The photo is accompanied a quote: “And suddenly, I looked at the bull. He had this innocence that all animals have in their eyes, and he looked at me with this pleading. It was like a cry for justice, deep down inside of me. I describe it as being like a prayer — because if one confesses, it is hoped, that one is forgiven. I felt like the worst shit on earth.”
According to Snopes it’s mierda--that’s Spanish for BS. Those words did not come from him. They didn’t even come from a Torrero. They came from Antonio Gala, a Spanish writer. He eventually advocated against bullfighting but not at that precise moment. Múnera’s career ended after getting gored by a bull resulting in a debilitating cranial and spinal injury that paralyzed him. As for the photo? According to Snopes, it’s not even him.
The Torrero in the photo is demonstrating desplante or defiance. An act that expresses dominance over the bull. It’s a bit of showmanship that exposes the Torrero's proverbial underbelly to the bull’s horns once it weakens from loss of blood, almost like a “Come and get me.”
We saw this a number of times as the Torrero would grab one of the bull’s horns or even turn his back to the bull to make a victory lap around the ring or even have his horse do tricks before it like bowing down to it or making it lay down or walk on its hind legs across the stadium.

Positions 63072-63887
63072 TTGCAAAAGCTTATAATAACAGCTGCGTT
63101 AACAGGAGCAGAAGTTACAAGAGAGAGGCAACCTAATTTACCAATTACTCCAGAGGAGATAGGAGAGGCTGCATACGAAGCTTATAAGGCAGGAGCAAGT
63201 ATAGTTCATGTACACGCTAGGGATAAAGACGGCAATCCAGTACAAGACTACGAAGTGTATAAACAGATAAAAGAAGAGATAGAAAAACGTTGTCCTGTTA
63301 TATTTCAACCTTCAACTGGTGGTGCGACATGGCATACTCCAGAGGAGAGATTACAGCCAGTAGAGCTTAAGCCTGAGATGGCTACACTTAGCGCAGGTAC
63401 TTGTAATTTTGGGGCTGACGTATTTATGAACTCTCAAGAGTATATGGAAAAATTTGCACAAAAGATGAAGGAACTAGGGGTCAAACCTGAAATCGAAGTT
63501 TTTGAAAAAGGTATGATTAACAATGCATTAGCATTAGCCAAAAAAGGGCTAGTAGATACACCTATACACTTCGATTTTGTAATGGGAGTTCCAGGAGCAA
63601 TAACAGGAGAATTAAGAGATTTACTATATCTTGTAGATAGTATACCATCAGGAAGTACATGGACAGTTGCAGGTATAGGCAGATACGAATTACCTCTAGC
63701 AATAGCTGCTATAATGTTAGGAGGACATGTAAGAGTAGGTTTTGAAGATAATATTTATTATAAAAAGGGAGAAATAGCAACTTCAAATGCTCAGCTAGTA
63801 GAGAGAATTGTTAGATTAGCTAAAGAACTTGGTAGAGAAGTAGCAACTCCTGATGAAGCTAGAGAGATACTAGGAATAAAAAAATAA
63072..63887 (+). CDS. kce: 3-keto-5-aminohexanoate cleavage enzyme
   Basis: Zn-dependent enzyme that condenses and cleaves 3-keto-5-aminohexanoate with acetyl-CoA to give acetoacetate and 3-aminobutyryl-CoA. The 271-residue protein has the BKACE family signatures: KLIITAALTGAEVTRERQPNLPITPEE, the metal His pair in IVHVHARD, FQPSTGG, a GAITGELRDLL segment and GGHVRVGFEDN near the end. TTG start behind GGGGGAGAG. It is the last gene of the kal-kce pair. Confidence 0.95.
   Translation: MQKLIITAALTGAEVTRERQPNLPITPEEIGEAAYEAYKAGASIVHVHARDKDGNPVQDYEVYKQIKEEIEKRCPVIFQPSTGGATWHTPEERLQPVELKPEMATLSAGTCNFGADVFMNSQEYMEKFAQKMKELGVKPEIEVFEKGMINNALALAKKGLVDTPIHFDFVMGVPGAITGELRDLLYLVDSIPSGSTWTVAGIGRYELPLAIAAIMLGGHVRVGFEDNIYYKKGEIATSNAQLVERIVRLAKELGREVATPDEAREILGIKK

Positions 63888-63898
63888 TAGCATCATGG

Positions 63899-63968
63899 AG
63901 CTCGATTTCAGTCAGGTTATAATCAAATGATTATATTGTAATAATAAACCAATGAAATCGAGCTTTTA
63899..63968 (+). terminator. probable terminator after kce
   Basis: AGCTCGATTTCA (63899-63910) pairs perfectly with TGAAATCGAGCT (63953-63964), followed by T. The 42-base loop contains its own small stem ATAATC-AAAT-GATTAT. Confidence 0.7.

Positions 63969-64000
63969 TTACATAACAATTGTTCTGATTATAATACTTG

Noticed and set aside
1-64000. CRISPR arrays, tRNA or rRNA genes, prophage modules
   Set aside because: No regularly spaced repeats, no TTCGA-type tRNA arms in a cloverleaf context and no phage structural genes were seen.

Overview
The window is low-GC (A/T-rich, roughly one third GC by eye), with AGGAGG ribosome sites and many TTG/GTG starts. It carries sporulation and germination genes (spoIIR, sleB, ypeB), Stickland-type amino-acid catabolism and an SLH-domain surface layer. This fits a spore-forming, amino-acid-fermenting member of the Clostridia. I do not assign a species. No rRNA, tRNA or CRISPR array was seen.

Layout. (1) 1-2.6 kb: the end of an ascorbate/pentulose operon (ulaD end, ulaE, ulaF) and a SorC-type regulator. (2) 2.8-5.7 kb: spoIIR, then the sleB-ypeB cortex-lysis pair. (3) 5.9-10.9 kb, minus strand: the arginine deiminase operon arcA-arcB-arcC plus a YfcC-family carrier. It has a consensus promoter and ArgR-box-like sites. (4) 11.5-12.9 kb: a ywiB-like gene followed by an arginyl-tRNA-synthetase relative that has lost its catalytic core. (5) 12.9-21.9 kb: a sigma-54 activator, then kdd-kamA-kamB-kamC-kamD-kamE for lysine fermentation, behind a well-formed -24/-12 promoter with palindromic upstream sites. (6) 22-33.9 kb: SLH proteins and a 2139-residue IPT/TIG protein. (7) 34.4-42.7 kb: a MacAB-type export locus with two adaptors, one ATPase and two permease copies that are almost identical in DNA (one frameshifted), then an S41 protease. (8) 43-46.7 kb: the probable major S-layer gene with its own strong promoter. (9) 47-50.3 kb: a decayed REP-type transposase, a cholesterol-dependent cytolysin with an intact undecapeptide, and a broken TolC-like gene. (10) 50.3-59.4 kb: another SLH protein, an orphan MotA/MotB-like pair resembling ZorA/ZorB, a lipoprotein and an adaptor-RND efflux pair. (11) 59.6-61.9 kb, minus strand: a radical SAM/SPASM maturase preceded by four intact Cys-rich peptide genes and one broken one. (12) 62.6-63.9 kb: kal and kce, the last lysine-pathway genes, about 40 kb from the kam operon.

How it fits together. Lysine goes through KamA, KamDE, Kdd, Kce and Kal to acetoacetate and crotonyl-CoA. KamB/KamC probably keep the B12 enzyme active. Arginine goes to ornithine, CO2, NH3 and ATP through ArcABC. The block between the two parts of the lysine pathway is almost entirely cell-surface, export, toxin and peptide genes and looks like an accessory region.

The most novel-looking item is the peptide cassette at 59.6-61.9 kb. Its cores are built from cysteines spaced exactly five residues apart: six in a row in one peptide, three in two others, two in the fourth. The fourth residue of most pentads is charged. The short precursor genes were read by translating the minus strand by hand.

There was one instance where the Picador placed his wide brimmed hat on the bleeding animal’s head and looked into its eyes. Though there were moments in Múnera ’s career where he had second and even third thoughts about his career choice but he persisted. His stance on bullfighting came about once he came to the US for medical treatments.
According to a 2008 VICE interview Múnera was quoted as saying: “I had to face an antitaurine society that cannot conceive how another society can allow the torture and murder of animals. It was my fellow students, the doctors, nurses, the other physically disabled people, my friends, my North American girlfriend, and the aunt of one of my friends, who said I deserved what happened to me.“
Yes, it’s a cruel sport but it’s not a black and white issue.
No one lives happily ever after and there are no good guys and bad guys. Before we fully condemn this tradition through our American cultural lens, let’s shift our eyes on the subject of our commercialized ag industry. Think about factory farms in the United States and how animals raised for slaughter in these facilities are treated.
Perhaps if the slaughter of our food was as publicly bloody and pageant oriented as the bullfight we’d be more aware of where it came from and outraged by how it was treated before slaughter, but what’s a girl to do other than support small farms and know where your food comes from--and to check her sources.
To be fair there’s a lot of people in Spain who are opposed and appalled by the bullfight. We met a group of young people out and about and they were shocked to hear that we were looking to attend the fight and the topic sparked a good topic of debate. Will I ever attend another? I don’t know, but I do know that I need to finish “Death In the Afternoon” by Hemingway to answer some of my questions and combat my post Madrid depression once we get back to Fargo. Ole!